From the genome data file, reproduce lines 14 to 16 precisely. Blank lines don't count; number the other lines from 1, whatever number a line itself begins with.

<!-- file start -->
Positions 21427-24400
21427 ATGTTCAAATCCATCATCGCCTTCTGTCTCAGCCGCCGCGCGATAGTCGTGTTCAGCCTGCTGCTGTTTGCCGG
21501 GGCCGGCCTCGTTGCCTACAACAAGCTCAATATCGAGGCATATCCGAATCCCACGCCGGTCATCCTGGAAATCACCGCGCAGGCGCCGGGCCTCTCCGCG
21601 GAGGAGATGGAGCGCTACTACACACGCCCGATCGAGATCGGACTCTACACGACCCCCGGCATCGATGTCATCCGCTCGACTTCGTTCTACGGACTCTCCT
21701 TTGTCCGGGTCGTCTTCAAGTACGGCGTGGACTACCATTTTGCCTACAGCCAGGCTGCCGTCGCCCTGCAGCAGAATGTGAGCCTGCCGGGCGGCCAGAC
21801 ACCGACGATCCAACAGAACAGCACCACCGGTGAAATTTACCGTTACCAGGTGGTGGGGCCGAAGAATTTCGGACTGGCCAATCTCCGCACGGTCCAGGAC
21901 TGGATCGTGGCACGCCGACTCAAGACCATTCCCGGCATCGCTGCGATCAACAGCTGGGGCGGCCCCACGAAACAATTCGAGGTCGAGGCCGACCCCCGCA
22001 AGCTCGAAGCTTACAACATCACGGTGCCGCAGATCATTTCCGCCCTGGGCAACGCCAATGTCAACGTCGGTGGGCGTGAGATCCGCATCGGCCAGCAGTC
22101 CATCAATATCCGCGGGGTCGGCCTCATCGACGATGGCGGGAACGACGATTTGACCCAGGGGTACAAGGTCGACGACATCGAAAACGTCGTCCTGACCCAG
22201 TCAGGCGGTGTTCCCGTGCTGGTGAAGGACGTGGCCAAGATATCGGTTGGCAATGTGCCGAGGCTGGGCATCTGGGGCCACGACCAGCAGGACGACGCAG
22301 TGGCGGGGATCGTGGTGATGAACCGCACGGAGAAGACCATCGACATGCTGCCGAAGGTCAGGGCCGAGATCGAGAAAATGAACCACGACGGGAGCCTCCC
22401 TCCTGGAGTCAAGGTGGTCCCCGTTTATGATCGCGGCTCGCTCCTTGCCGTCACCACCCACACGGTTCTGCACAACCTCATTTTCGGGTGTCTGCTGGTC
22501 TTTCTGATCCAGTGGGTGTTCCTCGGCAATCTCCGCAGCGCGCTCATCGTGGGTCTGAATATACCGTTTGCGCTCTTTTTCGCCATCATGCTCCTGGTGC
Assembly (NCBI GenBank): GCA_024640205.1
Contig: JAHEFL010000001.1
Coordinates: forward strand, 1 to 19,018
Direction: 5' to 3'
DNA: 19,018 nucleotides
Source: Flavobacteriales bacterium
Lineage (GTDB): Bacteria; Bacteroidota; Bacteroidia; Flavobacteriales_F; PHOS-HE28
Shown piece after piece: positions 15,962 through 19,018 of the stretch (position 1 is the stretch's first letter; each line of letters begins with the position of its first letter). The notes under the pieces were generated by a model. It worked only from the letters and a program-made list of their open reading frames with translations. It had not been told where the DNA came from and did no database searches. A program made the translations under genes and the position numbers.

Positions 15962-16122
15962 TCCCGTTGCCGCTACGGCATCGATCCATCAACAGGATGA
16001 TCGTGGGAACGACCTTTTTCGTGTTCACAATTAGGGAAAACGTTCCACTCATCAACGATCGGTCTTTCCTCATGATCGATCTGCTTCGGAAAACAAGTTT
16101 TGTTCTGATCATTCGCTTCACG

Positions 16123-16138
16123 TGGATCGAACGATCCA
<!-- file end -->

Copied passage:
Assembly (NCBI GenBank): GCA_024640205.1
Contig: JAHEFL010000001.1
Coordinates: forward strand, 1 to 19,018